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July 17, 2021

Conchita Martinez

Goran Ivanisevic

Press Conference

STAN SMITH: Welcome to the press conference here at the induction ceremony, or prior to it. We're fortunate to have our 2021 inductees. Unfortunately they weren't here last year. None of us were. It's one year late. But the 2020 inductees, sorry.

We all know your records have been great: Wimbledon champion, finalist at the French and Australian, Fed Cup player champion, Wimbledon champion again, finalist three times, Davis Cup champion.

The first question obviously is going to be, Conchita, now that you've been here for a day or so and you're starting to understand what's taking place, the great players that have been inducted, what is your impression?

CONCHITA MARTINEZ: Well, it couldn't be nicer. I heard a lot about the Hall of Fame, how beautiful it is, how special is to be here. Spend the weekend, seeing the museum and everything...

Once you're here, it's just amazing. You guys have been great. I felt very, very welcome. It's been just an amazing time. It's a beautiful town. You guys do an amazing job. So thank you and congrats.

STAN SMITH: One of my responsibilities is to connect with the players, let them know that they're in or they haven't won. We had some bad calls, but we had a great call. I remember we had lunch in Barcelona, Conchita didn't really believe she was going to get a chance to get in. It was great to be able to give you that call.


STAN SMITH: What did you think about before that? Did you really think you were going to be inducted or not?

CONCHITA MARTINEZ: Well, I thought I had my chances. I mean, I could see names a little bit similar than me and they were in. The way that it was working then, I thought, Oh, well, I don't know. Some people are getting in before me, they're younger than me, so I don't know what's going to happen.

In the end it's great to be in. I'm very happy to share this moment.

STAN SMITH: That's great.

Goran, you've had a great career. Famous match at the finals of Wimbledon, but you also had a couple other matches you lost at Wimbledon. I lost in the finals myself, then won. Then your career playing for the country. Talk about that a little bit, playing for the country.

GORAN IVANISEVIC: For us that was special because we were one country. Unfortunately we split. Then was a tough times.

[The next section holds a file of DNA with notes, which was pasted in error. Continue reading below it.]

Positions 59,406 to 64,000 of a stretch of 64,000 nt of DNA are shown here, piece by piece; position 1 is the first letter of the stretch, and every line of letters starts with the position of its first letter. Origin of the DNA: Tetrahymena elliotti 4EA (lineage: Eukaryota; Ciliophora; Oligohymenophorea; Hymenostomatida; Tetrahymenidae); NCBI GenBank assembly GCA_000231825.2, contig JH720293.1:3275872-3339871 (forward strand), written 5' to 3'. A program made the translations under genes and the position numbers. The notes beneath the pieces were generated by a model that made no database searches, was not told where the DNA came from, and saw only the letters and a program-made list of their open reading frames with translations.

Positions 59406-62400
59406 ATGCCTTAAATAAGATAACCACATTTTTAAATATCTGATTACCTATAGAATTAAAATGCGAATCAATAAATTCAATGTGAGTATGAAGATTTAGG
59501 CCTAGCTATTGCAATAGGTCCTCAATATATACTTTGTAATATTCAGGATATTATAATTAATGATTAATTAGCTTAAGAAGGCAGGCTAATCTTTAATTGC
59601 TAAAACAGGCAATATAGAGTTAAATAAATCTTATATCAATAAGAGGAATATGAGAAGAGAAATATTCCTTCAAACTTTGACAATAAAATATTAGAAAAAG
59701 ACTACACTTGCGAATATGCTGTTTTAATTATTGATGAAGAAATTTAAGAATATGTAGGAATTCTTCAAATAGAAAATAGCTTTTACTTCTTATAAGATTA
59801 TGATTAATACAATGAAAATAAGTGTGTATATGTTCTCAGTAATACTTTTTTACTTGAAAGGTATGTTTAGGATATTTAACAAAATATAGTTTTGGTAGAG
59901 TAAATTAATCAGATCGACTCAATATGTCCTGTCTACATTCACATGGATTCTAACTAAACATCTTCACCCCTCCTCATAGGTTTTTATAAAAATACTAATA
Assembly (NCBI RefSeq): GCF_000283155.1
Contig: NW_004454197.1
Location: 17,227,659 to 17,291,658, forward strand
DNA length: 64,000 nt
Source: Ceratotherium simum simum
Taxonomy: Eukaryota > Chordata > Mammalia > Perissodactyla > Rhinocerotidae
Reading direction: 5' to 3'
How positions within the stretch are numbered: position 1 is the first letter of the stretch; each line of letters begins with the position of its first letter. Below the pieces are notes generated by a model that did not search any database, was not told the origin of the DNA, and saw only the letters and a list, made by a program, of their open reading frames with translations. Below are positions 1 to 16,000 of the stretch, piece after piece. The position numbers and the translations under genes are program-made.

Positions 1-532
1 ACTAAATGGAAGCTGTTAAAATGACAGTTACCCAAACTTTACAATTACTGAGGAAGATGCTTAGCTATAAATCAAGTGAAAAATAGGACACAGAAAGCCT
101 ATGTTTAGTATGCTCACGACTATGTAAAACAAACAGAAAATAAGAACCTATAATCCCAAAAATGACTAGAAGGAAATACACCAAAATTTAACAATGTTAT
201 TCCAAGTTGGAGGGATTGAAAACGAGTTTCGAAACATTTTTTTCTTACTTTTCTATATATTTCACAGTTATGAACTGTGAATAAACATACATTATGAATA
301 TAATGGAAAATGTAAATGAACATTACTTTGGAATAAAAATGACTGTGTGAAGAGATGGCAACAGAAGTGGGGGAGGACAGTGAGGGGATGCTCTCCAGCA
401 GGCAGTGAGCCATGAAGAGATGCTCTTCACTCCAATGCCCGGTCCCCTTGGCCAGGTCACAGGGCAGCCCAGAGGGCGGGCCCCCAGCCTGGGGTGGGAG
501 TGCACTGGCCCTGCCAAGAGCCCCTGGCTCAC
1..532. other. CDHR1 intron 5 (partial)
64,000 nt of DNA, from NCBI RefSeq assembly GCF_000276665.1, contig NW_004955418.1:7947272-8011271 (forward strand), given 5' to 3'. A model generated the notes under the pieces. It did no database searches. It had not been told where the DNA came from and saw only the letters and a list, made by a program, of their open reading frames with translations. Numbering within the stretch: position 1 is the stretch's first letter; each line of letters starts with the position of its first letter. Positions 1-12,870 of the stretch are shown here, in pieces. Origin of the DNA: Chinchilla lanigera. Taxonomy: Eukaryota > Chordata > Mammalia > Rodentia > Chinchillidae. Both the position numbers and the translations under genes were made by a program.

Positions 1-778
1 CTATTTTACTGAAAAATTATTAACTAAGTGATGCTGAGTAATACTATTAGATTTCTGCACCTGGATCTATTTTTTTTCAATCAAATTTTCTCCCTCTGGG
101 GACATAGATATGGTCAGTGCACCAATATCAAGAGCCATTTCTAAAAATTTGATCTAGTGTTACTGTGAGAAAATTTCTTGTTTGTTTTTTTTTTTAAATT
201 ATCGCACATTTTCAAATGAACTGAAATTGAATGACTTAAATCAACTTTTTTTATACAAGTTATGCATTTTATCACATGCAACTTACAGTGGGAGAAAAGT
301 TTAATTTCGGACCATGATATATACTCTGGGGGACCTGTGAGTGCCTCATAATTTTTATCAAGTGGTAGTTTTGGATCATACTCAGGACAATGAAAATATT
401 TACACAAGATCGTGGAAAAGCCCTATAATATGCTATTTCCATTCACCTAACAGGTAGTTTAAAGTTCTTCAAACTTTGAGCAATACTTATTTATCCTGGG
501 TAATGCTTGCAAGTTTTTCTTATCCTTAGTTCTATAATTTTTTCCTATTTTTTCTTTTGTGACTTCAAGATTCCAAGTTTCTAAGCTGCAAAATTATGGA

For me, playing for my country, actually I remember 1992 Olympic Games in Barcelona carrying the flag for the first time. That was the biggest honor one sportsman can get. Winning two medals there. Always playing Davis Cup, even when I got injured every time I played Davis Cup. I didn't care. I just wanted to play Davis Cup.

It's a special thing. Some people, they don't like to play for their countries. But I was the one that really enjoyed to play for the country, being with the guys, making it better.

STAN SMITH: Conchita, you won medals at the Olympics as well. What was that like for you?

CONCHITA MARTINEZ: Is the same feeling. I was one of the girls that liked to play for my country a lot. I mean, I played many Fed Cups and many Olympics. I mean, that was, of course, once in Barcelona, '92, the most special because they're in your hometown. Very special to win medals, for sure.

STAN SMITH: Wimbledon, that Monday final. I was there actually. Pat Rafter and you were both playing great tennis. It came down to the last game. What was that like?

GORAN IVANISEVIC: I think I talk about that game last night (laughter).

I mean, that game was really bad game to be honest because we both were so tight. Me first time getting to this situation that I serve for the match. I mean, I made some terrible mistakes, double-faults. I could not put my first serve in. Then I see him cannot also put anything close to the court.

Then somehow on the fourth match point happened. Was probably the longest game in my life. It never end. I say, C'mon, you have to finish somehow.

It was a great atmosphere. Not the best tennis, but great atmosphere. Monday final. All these 14 days was strange. Something happen. Today on this day I don't understand how I won it. Thanks God I won it. That's why I'm here now. Enjoying every moment of that.

STAN SMITH: I'd like to open it up to the group for questions.

Q. Goran, going back to Wimbledon and the '98 final specifically, you had two set points against Sampras there. Can you paint a picture of what your mindset was. If you won the second set, do you think you would have won the match? Given your success against Pete at Wimbledon, you beat him in '92, does that cement your legacy as one of the greatest grass players ever?

GORAN IVANISEVIC: Definitely I don't say the greatest, but one of the greatest. That final was actually two set points. Pete was well-known for probably one of the best second serve ever. His second serve was very hard. I was waiting for the big second serve, but he choked little bit and hit a very bad second serve which I didn't expect.